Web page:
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Grill Types Guide

Take a look at the six most common types of grills and their defining features.

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Adding outdoor grilling to your cooking repertoire can be exciting. Even the most seasoned indoor chef can find dining al fresco a real treat, given the right equipment. But with so many grill type options, how do you know which is right for you and your cooking needs?

We narrowed down the six most common types of grills and their defining features, advantages, and price points. Plus, a few added products that are guaranteed to help beginners, pros, and everyone in between turn out the perfect meal.

Charcoal Grills

This type of grill uses charcoal briquettes, wood chips, or a combination of the two to cook food.

It is best to use a charcoal chimney starter to properly heat the coals before dispersing them into the grill base. Cooking with charcoal takes longer than other methods, such as gas or electric. After lighting the charcoals, you should be able to grill within 15 to 20 minutes.The bottom of a charcoal grill needs to be cleared of ashes regularly.Oftentimes charcoal grills can be used as smokers, too. High end models can have air vents or dampers to control cooking temperature and igniters to light the charcoals.Charcoal grills cost more per use because charcoals must be replenished each time.Cooking with charcoal products causes fewer fire flare ups which can burn food. 

Charcoal grills give an intense, smoky flavor to food. Natural flavoring occurs when grease from meat products drips onto the coals, producing a flavorful smoke that in return saturates the meat while it grills. Charcoal grills are an excellent and fun way to roast a smoky and flavor-filled Thanksgiving Day turkey. Just add a rotisserie spit.  

A standard 22" charcoal grill will be in the $100-$200 range. Higher-end models can range up to $2,500.

Gas Grills

Liquid propane or natural gas is used to cook food in this type of grill.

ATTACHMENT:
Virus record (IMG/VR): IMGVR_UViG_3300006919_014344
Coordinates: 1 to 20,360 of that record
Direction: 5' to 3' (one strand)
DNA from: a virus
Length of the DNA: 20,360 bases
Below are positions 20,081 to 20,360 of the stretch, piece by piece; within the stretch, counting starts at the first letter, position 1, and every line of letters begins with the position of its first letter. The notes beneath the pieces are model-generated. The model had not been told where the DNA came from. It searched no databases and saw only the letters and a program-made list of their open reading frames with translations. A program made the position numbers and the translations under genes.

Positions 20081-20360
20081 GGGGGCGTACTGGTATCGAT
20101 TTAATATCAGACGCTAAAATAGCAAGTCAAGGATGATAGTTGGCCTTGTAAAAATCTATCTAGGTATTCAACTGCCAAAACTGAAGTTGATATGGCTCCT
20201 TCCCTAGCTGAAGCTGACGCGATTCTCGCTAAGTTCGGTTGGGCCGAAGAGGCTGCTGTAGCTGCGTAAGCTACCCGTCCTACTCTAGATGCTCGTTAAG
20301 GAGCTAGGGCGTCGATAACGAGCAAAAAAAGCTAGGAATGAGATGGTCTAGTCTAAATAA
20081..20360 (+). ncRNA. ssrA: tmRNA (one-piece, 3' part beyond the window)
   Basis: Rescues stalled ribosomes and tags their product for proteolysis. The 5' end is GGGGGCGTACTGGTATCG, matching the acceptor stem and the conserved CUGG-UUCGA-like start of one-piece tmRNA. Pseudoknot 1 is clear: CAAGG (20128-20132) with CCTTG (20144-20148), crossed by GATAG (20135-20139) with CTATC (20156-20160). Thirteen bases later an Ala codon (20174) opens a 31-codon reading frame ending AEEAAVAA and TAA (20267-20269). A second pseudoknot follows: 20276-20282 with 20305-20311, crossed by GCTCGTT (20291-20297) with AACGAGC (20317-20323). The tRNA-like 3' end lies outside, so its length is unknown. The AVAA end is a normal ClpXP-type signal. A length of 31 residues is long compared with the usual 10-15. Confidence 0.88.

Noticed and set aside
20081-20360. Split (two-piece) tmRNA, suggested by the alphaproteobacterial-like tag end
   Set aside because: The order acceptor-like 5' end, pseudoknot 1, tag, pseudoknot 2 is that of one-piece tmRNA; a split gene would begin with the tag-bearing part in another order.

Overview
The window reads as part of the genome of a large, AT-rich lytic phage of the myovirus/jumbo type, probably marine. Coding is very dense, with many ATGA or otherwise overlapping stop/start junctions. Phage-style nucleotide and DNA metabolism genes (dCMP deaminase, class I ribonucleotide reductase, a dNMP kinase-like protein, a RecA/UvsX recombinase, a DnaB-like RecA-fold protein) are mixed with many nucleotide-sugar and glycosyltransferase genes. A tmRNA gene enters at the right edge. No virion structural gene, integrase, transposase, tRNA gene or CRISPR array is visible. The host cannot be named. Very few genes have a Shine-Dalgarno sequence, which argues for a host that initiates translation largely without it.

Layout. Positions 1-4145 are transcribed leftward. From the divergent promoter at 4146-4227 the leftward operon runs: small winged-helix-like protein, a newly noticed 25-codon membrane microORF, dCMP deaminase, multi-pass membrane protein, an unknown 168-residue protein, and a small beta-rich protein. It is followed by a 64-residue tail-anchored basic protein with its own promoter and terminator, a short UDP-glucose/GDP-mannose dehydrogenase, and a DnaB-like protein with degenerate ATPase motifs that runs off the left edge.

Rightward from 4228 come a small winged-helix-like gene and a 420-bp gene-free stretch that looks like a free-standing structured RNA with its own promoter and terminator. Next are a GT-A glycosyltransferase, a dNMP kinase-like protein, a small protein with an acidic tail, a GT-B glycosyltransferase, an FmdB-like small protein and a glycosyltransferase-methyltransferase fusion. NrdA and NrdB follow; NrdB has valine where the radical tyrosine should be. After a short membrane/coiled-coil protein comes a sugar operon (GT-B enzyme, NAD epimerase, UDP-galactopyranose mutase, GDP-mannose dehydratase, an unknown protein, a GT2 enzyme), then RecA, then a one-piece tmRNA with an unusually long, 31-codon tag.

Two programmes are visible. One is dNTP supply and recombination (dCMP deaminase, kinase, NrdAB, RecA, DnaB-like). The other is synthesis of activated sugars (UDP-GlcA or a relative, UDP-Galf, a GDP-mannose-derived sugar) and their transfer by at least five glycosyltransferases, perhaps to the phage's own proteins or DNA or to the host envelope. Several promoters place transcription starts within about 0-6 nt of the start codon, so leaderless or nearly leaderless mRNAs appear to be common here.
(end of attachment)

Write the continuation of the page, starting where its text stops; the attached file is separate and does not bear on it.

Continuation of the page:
Gas grills ignite quickly, and within a few minutes they are ready for use.A standard propane tank holds 20 pounds of gas and generally lasts for nine hours of cooking.
If your home has a natural gas hookup, you can connect your grill to it to avoid buying propane tanks. 
Remember to use a drip pan—they help prevent fire flare ups. 

There is less wait time involved. Gas burns cleaner and is less expensive per use than charcoal; however, gas does not give the food a smoky flavor.Gas grills are easier to clean than charcoal grills. ​You can use your gas grill year-round, while coals can often be affected by extreme cold. 

A basic 2 burner can run as low as $150. An average 3 to 4 burner will cost anywhere from $300-$900 dollars. Once you move into the 5 to 6 burner range, you are looking at $1,000-$3,500 for some top of the line models.   

Electric Grills

Electricity is used to power this type of grill.
An electric grill must be near an electrical outlet.Extension cords may be necessary if a power source is not nearby.Electric grills will take a few minutes to heat up, but they can reach high temperatures.  
This type of grill is generally more compact than charcoal or gas models, making it ideal for apartment balconies and small outdoor spacesPerfect for tailgating at the game—no charcoal to dispose of and less bulky than a regular gas grill.  
Price: $90-$300


Smokers allow you to slow cook large quantities of meat at one time.Smokers enhance the flavor of food.
This type of grill is available in electric and charcoal models. 

While smoking food can often take longer, (you will want to smoke most meats for a few hours) the results are often fall-off-the-bone, flavorful, and tender. Different kinds of wood chips allow you to flavor your meat. 
Price: $100-$300

Kamado Grills

A traditional Japanese pod-shaped design, Kamado grills are known for their high efficiency and excellent insulation, making them ideal for smoking and grilling.

They are usually made of ceramic, but can also be found in metal, stone, and other materials.Traditionally, Kamado grills use charcoal briquettes or wood chips. 

Ideal for smoking and grilling because their insulation maintains both very low and very high temperatures, so you get a consistent smoke.  Very durable 
More compact design than traditional gas grills 
Price: $400-$1,600

Infrared Grills

This type of grill uses a radiant heat source, rather than hot rising air (which is used in conventional grilling), to cook food.

Infrared grills heat up fast, cook quickly, thoroughly and evenly, and prevent flare ups.Some gas grills come with infrared burners as an extra feature but most infrared grills are electric.​Works well on thicker cuts of meat, but the heat is often too powerful for grilling fish and vegetables.Infrared grill types are best for cooking things at high temperatures for short amounts of time.  

Heats up quickly Cooks evenly and fast  Does not require charcoal or wood chipsEasy cleanup ​

Price: $200-$1,600

Looking for grilling versatility? Try a dual fuel grill type. It has two cooking options (for example, a charcoal and gas grill)—perfect for any outdoor chef!

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